Wire Zebra Sculpture
Clyde Oishi meticulously solders copper wire and copper tape on his wire zebra sculpture.
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Materials and Tools:
8- to 30-gauge copper*
lead-free solder, silver bearing and rosin core (commonly used in copper plumbing fixtures)
water-soluble paste flux
white glossy urethane automotive paint, consisting of 2 parts - base and hardener
black satin, low-sheen, oil-based enamel paint
butane-fueled micro torch
metal probes with plastic handles
airbrush - optional
*Copper wires are bare, un-insulated, with no coating whatsoever. The lighter gauges are typically sold in pre-packaged spools, while the heavy 8-gauge is sold by the foot.
** Helping-hands tool consists of two alligator clips, connected to a swivel arm which is attached to a weighted base.
1. Create a zebra image to be used as a blueprint or use a drawing or a photo. It should be scaled to the actual size of your project and a full-side profile view. Lay the pattern out flat onto the work space.
2. Clean each wire to be used with a scouring pad.
3. Based on this pattern, create a skeleton of the zebra with 8-gauge wire. Bend it to resemble the basic shape of the legs following its contours. Build them in pairs, front legs and then the hind legs using pliers.
4. Attach the front and hind legs to another piece of 8-gauge wire for the back using a soldering iron. Brush on a liberal coat of flux on each wire to be soldered. With the aid of the helping-hands and pliers, hold the legs in place. Heat up the joints to be attached with the soldering iron and apply solder. The project should resemble a 4-legged stick-figure with legs, torso (back) and neck.
5. Continue adding more wires to the piece following the same procedure. Use the lighter 18- and 20-gauge wires. Create a full torso; build the legs up, paying careful attention to the muscular structure. Proceed with the neck, head, upper-tail, ears and hoofs. The piece should now resemble a horse or donkey.
7. Create one stripe at a time. Start by laying down its outline, and then add more tape to fill it in, applying a liberal amount of solder as you proceed.
8. This step of working with one stripe at a time is very tedious; it will test your patience
9. Coat the entire piece with flux. Heat up each stripe with a micro torch, working on small sections at a time. This will smooth out the surface contours and fix any bad solder connections. Use metal probes and pliers to aid in this step.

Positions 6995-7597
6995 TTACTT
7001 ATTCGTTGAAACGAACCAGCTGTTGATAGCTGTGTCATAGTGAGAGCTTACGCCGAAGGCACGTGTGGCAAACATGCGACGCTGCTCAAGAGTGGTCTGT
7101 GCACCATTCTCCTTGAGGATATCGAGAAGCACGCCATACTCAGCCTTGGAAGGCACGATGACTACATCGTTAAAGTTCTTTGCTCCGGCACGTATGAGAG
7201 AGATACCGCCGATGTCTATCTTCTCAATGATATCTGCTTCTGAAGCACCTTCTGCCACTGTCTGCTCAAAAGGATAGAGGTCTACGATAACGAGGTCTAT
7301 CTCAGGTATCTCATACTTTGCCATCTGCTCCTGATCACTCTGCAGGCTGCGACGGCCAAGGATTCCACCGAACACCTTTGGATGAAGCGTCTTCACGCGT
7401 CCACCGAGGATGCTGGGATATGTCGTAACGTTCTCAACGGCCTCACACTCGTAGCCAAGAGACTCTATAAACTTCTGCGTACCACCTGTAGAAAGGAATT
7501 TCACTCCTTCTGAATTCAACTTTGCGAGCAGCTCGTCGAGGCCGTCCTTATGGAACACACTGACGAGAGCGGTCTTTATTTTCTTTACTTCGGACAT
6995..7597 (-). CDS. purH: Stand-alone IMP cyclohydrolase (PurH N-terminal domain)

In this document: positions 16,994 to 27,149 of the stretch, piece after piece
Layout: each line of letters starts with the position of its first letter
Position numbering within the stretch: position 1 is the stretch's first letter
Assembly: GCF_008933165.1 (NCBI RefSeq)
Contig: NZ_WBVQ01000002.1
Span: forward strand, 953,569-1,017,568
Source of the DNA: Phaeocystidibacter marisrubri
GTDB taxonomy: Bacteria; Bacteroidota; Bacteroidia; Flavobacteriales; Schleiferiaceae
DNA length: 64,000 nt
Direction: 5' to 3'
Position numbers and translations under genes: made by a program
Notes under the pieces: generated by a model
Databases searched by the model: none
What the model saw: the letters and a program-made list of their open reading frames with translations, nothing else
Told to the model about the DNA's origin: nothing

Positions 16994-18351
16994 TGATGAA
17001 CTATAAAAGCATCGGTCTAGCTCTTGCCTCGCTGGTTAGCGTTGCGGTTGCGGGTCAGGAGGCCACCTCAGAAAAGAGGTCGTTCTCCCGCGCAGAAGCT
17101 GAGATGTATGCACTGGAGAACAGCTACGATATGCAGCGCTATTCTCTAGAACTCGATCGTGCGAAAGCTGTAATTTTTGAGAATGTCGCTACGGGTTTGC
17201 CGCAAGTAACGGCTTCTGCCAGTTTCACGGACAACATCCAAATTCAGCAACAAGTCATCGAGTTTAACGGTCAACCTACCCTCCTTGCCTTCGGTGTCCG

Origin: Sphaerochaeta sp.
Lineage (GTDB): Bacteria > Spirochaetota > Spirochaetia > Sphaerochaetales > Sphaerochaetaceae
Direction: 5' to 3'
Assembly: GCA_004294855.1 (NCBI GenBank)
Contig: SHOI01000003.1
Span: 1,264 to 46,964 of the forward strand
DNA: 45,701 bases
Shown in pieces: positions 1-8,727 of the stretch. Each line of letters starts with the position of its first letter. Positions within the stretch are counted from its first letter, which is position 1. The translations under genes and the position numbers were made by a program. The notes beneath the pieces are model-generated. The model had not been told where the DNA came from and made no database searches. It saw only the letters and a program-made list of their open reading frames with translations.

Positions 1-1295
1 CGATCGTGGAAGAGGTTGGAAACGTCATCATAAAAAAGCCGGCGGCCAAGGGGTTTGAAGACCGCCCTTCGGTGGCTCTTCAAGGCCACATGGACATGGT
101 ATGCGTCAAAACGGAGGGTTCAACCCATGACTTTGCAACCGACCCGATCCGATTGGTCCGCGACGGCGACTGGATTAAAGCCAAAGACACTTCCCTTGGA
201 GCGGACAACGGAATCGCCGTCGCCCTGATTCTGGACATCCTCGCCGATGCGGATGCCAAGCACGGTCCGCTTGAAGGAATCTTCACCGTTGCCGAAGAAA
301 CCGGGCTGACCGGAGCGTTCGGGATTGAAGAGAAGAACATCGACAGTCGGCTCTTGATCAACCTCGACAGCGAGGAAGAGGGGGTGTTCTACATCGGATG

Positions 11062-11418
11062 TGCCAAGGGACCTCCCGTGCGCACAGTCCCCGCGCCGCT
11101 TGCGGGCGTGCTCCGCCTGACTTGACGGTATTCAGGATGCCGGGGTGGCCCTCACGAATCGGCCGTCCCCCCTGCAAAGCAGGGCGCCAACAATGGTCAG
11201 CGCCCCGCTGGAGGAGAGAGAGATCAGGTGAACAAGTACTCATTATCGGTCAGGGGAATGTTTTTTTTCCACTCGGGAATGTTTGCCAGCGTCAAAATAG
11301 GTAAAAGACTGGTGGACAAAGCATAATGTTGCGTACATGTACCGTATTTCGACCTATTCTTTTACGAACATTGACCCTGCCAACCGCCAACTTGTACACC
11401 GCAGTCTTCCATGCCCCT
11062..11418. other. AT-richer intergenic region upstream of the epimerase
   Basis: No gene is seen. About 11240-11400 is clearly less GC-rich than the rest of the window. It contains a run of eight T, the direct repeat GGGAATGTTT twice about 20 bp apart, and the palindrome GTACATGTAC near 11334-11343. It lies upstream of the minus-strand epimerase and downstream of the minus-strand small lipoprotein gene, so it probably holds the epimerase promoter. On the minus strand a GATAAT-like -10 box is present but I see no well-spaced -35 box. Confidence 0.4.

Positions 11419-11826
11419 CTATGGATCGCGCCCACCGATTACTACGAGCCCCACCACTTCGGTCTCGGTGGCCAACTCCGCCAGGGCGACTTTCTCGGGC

10. Attach very fine 30-gauge wire (can be found within the insulation of power cords), to the piece to create its mane and tail.
11. After this is soldered in, trim it to its desired length with scissors.
12. Clean the wire zebra thoroughly, inside and out with engine cleaner solvent.
13. Spray a light coat of primer on the wire zebra sculpture. Cover the inside as well.
14. Apply the glossy white paint with a paintbrush and an airbrush, as well, to save time. Mix the paint according to directions. Apply as many coats as needed to create a solid uniform finish. Don't forget the inside.
15. Apply the black satin paint. Leave a white border approximately 1/16 inch around each stripe. Paint the mane, tail and muzzle of your wire zebra sculpture.
Clyde Oishi was born and raised in Hawaii. He comes from a long lineage of Hawaiians. He is very proud of his deep roots and culture. He earned his degree in art, specializing in metal sculptures. His love of creating wire art lead him to a career as an electrician, working with phone wires. After his father got sick, Oishi quit his job to take care of him. During this time he made wire sculptures as therapy. Now, he continues to pursue his passion for art and loves to spend time enjoying the beauty of the islands with his family.
Matt Sipes wraps four cables of copper wire to form a tree trunk and then twists the wire to form branches for his willow tree.